Promising Insomnia Pill From Merck & Co., Inc. Remains "Critical" to Future Amid Recent Setbacks
Published: Feb 12, 2013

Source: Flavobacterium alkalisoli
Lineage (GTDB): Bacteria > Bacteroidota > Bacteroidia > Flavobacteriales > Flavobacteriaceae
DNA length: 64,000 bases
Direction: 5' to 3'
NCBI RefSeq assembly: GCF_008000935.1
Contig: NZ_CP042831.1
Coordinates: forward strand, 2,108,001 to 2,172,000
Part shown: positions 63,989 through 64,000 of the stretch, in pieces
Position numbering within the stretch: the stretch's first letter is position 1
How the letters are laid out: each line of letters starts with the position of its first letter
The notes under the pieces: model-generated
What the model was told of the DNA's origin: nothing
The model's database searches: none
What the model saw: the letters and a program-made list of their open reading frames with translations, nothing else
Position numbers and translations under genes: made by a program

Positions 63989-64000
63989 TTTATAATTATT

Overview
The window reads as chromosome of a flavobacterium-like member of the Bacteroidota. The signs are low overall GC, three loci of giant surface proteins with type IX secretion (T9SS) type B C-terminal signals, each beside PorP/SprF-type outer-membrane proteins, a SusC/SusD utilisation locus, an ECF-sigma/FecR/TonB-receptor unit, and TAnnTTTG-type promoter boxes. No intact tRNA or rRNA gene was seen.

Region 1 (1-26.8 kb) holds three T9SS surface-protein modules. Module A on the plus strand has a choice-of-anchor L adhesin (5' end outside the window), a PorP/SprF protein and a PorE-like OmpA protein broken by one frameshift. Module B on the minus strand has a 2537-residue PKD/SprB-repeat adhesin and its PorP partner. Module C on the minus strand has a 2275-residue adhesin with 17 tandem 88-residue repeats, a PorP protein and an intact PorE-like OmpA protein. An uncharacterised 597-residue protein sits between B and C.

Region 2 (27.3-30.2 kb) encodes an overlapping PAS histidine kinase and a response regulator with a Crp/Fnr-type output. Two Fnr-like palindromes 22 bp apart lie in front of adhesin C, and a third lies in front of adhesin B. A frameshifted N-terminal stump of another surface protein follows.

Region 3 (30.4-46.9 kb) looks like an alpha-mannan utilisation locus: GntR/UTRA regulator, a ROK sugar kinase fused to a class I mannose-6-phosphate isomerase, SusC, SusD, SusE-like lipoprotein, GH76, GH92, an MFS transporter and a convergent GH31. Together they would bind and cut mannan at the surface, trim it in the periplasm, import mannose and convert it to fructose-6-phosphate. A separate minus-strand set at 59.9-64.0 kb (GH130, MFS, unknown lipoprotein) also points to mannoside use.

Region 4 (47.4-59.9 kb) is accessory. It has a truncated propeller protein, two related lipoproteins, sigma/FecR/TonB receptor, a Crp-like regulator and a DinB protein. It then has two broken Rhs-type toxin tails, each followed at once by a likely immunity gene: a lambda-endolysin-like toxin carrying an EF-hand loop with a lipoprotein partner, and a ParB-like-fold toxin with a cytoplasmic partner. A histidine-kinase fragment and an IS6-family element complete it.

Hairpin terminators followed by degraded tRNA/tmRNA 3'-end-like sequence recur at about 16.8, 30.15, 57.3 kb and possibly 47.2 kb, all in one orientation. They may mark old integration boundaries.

The disappointing earnings report Merck recently announced could have prompted restless nights among investors and analysts. The pharmaceutical manufacturer predicted smaller profits for 2013, and said another setback in its drug pipeline and a significant revenue drop from a popular allergy medication that lost patent protection. Now, the Whitehouse Station-based drugmaker is hoping its new insomnia medication, which is under federal review but has shown promising results in clinical trials, may make everyone sleep a little easier. Analysts say it is a critical piece to the company getting back on track. According to Merck, late-stage trials of the drug, Suvorexant, showed it improved a person’s ability to fall asleep and stay asleep, made them less drowsy the next day and had no significant withdrawal symptoms. Suvorexant was filed with the Food and Drug Administration for review in November — the Drug Enforcement Administration will also review it — and a decision is expected in the fall. It was also filed with regulators in Japan. During a question-and-answer session with analysts following the earnings report on Feb. 1, Merck’s president of global human health, Adam Schechter, cited statistics showing 30 percent of the population has sleep issues and 30 percent are chronically treated. Suvorexant "could really have a significant impact and be an important product for these many patients that are suffering from the inability to sleep," he said. With the company’s recent string of otherwise disappointing news, Suvorexant has taken on greater importance at Merck, said Damien Conover, director of pharmaceutical research for MorningStar Research. He noted the world’s third-largest drugmaker had delayed submitting for review its highly touted osteoporosis medicine, Odanacatib; suspended worldwide sales of its cholesterol medicine, Tredaptive; and saw a $480 million decline in revenue last quarter from its top-selling allergy treatment, Singulair, which lost patent protection in August.